Charles III proclaimed king on Saturday morning; a first address to the British at the start of the evening

Cannon shots, speeches to the British and proclamation: what is expected on Friday and Saturday

A ten-day period of national mourning begins today – day one – in the UK until the funeral. The course of the next few days, prepared since the 1960s and supervised by the sovereign herself, must still be confirmed by the palace. But the main lines are already known. Here is what is expected the day after and the day after the death of Elizabeth II.

  • Friday: return of King Charles III to London and first speech to the British

At midday, 96 cannons will be fired from several locations around the country and the bells of St. Paul’s, Westminster Abbey and Windsor Castle will ring.

After returning to London with Camilla, now queen consort, on Friday, the king will address Britons for the first time on television, in a message recorded and broadcast in the evening. For the moment, no image has been released since the announcement of the death of Elizabeth II.

A little before, he will meet with Prime Minister Liz Truss, whose enthronement on Tuesday by Elizabeth II was the last constitutional act of a life devoted to her role to the end.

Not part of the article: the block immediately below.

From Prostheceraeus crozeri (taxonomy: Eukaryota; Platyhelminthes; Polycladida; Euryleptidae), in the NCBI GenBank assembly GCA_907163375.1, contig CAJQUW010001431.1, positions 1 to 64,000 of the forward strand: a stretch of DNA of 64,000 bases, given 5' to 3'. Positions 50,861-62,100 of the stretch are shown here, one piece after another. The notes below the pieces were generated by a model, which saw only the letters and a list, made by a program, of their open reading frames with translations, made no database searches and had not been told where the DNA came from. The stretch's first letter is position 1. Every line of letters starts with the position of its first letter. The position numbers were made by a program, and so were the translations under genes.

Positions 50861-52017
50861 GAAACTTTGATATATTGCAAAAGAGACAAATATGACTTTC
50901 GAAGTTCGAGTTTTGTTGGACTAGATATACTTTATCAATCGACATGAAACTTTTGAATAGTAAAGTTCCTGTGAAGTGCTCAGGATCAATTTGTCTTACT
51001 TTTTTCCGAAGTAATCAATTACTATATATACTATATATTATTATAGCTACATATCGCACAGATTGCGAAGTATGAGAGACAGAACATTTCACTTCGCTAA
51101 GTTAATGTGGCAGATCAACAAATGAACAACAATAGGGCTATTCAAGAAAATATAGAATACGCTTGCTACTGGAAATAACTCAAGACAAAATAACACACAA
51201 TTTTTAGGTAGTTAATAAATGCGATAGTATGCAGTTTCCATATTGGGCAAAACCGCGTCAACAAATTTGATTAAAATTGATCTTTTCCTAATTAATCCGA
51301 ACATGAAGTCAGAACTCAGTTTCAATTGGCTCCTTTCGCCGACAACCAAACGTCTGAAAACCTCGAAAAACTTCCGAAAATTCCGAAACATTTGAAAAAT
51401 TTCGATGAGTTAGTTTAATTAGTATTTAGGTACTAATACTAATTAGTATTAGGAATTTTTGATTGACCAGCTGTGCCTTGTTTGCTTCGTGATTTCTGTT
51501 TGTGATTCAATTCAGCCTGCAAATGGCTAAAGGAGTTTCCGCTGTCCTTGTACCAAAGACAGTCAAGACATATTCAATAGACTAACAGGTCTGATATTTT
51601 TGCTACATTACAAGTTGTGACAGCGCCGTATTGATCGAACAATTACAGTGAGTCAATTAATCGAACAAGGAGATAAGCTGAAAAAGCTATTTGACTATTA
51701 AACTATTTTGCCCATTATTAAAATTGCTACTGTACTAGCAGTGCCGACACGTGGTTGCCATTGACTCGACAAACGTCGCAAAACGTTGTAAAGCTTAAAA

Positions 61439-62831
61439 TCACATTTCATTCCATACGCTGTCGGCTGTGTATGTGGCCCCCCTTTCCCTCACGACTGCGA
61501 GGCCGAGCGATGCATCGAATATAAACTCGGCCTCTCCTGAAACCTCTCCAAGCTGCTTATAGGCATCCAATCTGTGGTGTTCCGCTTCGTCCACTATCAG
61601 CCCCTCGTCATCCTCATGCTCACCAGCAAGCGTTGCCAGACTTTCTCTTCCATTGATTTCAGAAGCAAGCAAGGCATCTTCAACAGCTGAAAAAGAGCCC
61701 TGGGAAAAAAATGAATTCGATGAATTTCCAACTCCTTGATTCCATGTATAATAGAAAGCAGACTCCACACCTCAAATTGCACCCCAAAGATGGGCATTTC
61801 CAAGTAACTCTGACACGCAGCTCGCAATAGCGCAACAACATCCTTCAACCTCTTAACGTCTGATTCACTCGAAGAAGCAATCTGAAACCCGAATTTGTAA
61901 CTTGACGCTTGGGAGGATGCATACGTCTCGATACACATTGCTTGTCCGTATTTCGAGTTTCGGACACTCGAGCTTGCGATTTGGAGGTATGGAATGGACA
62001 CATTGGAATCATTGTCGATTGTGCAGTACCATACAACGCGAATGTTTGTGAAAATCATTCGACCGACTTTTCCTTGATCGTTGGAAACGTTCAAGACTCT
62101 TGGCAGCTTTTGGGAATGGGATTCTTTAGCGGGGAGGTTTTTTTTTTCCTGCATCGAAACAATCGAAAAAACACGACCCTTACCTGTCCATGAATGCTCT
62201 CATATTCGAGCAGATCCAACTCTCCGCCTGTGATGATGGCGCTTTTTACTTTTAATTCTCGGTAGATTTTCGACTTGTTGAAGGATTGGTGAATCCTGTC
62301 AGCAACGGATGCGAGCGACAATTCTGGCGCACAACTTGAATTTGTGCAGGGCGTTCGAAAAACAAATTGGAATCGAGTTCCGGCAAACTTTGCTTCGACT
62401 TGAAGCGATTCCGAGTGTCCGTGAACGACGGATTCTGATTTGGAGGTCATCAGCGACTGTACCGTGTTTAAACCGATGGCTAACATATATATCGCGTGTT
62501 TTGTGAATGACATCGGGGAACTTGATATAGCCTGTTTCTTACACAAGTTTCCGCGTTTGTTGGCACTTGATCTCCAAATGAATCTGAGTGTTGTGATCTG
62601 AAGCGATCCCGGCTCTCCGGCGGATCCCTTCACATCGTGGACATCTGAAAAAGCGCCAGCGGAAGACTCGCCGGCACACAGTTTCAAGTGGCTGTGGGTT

• Saturday: the proclamation of King Charles III

Charles III must then be officially proclaimed king on Saturday by the accession council, meeting at St. James’s Palace in London, near Buckingham Palace. The Accession Council is made up of certain members of the Royal Family, the Prime Minister and several Ministers of State, two Archbishops of the Church of England, the Lord Mayor of the City, and some seven hundred members of “privy council” of the monarch.

The dress code will be black, and decorations – military or otherwise – will not be worn. The ceremony will take place in two stages, first without the new monarch, then in his presence. Then, the proclamation will be read in front of the Palace, and then, by tradition, at the Royal Exchange, a building in the heart of the City. Across the country, all the flags, which were at half mast for mourning, will be raised at the top of the mast, signaling the presence of the new sovereign.

To learn more about the rest of these ten days of national mourning, you can read this article:

Read also: Elizabeth II: ten days of millimeter protocol after the death of the queen

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